3. The Grateful Decline
I went through a phase when I was obsessed with homemade cinnamon rolls. And they were amazing! But my recipe was one that took a couple days to complete because I had to allow time for the dough to rise twice over twenty-four hours. That, plus slicing and rolling individual rolls, made it very time consuming, although the results were worth it.
Well, people began asking me to make my “famous cinnamon rolls” for tons of parties and special occasions. Suddenly, my special-event-sweet-treat was being requested regularly. I appreciated the compliment but found I just didn’t have the time or energy to provide them for every party I was invited to.
This is where the grateful decline comes in handy. Instead of just simply saying “no,” I say, “I appreciate your thinking of me, but I can’t do it this time.”
This method shows gratitude for the request while respectfully declining. It’s a soft, sweet “no.”
4. The Alternate Offer
I had a neighbor who would occasionally ask me to help with her puppy when she had long workdays or extra meetings. I enjoyed the little guy and was happy to help.
But when my neighbor asked me to pet sit for a weeklong trip she was going on, I had to seriously think about my answer.
Puppies are a lot of work!
I knew I didn’t have the bandwidth to spend hours each day devoted to walking and playing with the puppy. Instead, I offered to take just one shift of puppy care per day. This allowed me to be helpful while maintaining my boundaries.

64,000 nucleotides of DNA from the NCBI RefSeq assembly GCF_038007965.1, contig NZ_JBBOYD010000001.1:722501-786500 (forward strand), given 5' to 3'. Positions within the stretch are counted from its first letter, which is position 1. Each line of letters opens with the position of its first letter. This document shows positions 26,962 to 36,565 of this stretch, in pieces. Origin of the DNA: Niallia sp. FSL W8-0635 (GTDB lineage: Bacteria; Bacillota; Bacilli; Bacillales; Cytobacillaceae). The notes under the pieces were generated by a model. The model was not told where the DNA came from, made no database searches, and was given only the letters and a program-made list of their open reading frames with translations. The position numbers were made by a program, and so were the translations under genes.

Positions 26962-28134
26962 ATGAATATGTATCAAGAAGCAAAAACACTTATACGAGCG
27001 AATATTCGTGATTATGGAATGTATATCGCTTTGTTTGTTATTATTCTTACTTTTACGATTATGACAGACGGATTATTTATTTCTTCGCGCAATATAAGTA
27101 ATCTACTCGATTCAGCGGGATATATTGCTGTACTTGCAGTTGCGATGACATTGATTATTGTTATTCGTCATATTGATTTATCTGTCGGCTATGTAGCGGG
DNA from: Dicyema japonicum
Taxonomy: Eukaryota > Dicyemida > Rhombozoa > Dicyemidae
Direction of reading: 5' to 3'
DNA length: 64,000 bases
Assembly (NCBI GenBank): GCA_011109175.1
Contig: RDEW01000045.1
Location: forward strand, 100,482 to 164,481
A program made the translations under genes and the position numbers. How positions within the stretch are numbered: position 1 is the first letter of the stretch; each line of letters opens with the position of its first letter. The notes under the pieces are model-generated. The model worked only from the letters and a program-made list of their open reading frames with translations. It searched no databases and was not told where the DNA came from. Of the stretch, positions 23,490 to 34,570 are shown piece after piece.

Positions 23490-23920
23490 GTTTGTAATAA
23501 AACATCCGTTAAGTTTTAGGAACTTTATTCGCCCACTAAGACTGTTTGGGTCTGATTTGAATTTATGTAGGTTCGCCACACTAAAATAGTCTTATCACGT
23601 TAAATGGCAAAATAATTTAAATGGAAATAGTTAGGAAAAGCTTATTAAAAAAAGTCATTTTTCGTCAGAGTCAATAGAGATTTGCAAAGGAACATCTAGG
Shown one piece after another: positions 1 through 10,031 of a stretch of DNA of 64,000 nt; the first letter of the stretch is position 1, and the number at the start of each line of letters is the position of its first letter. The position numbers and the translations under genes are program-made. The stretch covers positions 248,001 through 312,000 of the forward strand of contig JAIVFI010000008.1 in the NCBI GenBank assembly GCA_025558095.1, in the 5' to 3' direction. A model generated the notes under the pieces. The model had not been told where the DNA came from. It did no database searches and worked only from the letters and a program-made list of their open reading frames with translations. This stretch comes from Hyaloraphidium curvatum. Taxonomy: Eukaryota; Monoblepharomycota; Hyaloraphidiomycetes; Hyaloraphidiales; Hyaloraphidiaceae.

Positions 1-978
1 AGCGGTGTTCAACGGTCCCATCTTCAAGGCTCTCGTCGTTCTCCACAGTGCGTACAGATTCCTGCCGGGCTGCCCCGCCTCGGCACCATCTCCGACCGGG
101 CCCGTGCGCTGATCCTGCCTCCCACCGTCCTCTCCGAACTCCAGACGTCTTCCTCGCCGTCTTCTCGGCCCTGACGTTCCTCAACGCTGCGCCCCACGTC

5. The Diplomatic Approach
I never want to hurt anyone’s feelings or appear harsh, but I still need to be able to say “no.”
Guess what? I don’t owe anybody a detailed explanation. This is when it’s important to be diplomatic.
As a writer, I get asked all the time to help with writing and editing. Sometimes I can, and do, help. But other times I just don’t have the time.
Someone I know recently asked me if I could help her college-aged student write a paper. I had a busy week, so I said, “I have too many other commitments at the moment.” End of story! I conveyed that my plate was full without making it personal.
6. The Empathetic Decline
Lastly, the empathetic decline allows me to acknowledge the other person’s needs and feelings while maintaining my boundaries.
A friend recently asked to borrow money. Usually a generous person, I am just not in a position to be able to give right now. I had to say, “I understand your need, but I have to say ‘no’ right now.” This response shows compassion while also respecting my own boundaries.
My Not-So-Secret Weapon
Learning to say “no” is my secret weapon in the quest to recover from people-pleasing. It’s not about being selfish or uncaring; it’s about establishing boundaries and regaining control over my own life.
Remember, saying “no” isn’t a rejection of others; it’s an affirmation of yourself and about valuing your time, energy, and well-being. Using these techniques has made setting boundaries less daunting and has freed me from the “yes” trap. Go ahead and embrace the power of “no,” and take control of your life.